Thursday, November 3, 2005

The Long Flight--Part I: William M.

I've come back from Zimbabwe (for a week now...but I've been lazy)! I'm still catching my breath in many ways. There's no internet in the wilds of Africa, so I'm just going back and posting some journal entries for you, at Mr. Bee's suggestion. I hope you enjoy. If you stick it will come to a wonderful story at the end...I promise. I love you guys!

We are now seven hours out of Johannesburg, South Africa. The second leg of this flight is shaping up nicely. (Somehow I don't like those expressions when mixed). I just had a ham and cheese sandwich and water served to me by one of the cutest human beings I've ever seen. I do believe he winked at me. The way you wink at a 6 year old when their parent is sitting right next to them...which is funny because I'm sure I'm much older (than 6...and than he). My "parent" is also an adorable human being...named William M. I only know this because I took a peek at the boarding passes which were "coming out [his] ears". I have not yet worked up the courage to ask officially. Maybe in that 17th hour of flight. Seventeen hours. And an hour to refuel on the Ilha do Sal (Sal Island) . I could not ask for better company to be seated with. He has been cracking me up since take-off. He likes to make funny observations about other passengers and things. These are made all the more cute and funny by the fact(s) that he has a heavy New Zealand/South African accent and just turned 80 years old. You wouldn't know it to look at him. I know I certainly don't hope to be taking this flight when I am 80. Or 30. In his own words, he thinks he's only 40 and is always getting himself into trouble doing "stupid" things like lifting heavy objects with a bad back. But, he said if the most he has to complain about is a bad back, then things are pretty good. I wouldn't exactly call it complaining. Maybe it's the accent. And if he were a complainer, he could surely be bitter about losing his wife or his son, who was paralyzed "like Christopher Reeve" for 20 years. Instead, he just looks far away for a minute or two before coming back to his commentaries. William M. has made me want to cry...and I feel as though I've fallen in love with the world. I'm going to miss him when we part ways. He makes me feel safe...when I otherwise feel misplaced.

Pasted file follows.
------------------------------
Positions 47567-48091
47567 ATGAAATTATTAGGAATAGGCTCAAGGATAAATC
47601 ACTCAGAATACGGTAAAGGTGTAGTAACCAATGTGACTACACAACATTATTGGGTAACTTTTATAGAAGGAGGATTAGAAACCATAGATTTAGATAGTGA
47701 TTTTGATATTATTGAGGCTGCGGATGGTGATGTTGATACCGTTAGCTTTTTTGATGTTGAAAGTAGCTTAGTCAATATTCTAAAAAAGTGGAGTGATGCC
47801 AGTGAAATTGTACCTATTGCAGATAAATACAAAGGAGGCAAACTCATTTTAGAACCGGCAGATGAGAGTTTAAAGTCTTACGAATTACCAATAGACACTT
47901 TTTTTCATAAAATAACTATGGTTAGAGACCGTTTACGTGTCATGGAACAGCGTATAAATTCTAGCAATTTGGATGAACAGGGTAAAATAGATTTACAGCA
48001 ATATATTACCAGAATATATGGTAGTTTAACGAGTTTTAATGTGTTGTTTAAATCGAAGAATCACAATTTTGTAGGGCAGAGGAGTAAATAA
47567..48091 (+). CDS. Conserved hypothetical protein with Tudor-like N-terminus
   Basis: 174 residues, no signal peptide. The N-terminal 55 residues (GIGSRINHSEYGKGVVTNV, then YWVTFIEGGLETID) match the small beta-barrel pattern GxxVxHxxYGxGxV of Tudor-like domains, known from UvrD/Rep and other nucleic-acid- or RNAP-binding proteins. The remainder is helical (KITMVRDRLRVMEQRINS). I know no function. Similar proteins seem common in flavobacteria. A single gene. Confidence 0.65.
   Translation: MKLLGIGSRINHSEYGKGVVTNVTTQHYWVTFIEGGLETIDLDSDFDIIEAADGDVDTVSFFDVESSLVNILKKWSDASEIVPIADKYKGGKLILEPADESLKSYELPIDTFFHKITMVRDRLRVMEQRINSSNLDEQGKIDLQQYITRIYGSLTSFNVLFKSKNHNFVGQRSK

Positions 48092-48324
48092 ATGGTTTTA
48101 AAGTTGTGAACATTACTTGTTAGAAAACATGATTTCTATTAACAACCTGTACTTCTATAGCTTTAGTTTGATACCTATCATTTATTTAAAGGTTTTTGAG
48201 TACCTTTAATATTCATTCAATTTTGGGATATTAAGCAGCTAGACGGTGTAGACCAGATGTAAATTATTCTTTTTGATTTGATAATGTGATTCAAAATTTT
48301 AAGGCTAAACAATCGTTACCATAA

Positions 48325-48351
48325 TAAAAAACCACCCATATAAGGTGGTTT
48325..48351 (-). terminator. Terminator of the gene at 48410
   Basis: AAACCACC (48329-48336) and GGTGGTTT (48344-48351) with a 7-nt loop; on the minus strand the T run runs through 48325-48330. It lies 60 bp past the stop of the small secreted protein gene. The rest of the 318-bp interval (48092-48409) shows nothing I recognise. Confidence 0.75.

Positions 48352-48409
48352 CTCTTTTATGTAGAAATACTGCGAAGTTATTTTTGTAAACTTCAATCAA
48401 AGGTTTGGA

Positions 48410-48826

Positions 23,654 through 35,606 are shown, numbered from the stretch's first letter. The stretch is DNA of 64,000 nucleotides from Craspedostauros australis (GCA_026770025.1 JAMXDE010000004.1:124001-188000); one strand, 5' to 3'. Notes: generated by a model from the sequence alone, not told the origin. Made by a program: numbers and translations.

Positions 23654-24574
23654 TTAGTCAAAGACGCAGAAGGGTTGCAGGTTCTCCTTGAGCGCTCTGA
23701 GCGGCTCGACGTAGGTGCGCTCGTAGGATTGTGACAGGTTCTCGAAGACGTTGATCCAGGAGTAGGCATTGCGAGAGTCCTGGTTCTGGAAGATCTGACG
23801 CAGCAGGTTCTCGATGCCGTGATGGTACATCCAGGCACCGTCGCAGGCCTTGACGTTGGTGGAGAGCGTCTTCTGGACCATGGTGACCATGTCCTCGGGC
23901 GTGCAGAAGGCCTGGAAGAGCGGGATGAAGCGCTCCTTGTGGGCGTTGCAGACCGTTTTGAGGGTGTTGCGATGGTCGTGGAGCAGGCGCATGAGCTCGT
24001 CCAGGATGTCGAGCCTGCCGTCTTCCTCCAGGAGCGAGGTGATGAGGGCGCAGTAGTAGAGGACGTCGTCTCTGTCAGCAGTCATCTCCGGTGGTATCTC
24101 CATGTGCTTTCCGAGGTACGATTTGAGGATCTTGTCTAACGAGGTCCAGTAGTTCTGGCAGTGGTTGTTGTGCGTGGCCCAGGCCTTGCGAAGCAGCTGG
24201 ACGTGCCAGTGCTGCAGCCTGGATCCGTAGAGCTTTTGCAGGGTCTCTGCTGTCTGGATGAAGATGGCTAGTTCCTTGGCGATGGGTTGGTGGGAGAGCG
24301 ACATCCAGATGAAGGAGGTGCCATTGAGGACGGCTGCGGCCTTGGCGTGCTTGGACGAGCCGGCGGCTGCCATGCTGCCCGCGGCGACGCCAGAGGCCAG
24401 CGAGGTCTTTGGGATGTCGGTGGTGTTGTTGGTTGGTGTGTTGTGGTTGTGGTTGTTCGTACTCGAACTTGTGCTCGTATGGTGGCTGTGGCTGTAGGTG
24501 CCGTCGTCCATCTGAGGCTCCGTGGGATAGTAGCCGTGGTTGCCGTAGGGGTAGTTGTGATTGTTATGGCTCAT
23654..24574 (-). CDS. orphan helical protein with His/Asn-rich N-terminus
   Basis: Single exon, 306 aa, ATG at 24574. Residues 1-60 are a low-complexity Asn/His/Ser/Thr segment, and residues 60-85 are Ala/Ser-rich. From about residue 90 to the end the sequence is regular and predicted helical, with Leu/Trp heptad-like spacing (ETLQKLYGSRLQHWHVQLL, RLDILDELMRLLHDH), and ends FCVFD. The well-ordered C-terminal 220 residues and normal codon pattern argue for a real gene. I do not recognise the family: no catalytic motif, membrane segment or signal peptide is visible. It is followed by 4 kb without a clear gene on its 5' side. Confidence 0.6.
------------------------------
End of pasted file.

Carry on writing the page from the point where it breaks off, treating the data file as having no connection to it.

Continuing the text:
A random link in case you're bored...How To Speak South African


  1. Yeah! Welcome, back! Thanks for the link. Here's another one to add:

    Robot = Traffic Light

  2. Oh, I guess that's in there already. I didn't orginally see it since it wasn't on the first page, but still you should check out Raymond's post about the etymology of "traffic light".

  3. That's fun! I never heard anyone use that while I was there. Probably because I was isolated in airport culture, South Africa...which is largely non-South African, I'm guessing!

    I like the Mandarin Chinese word for it also.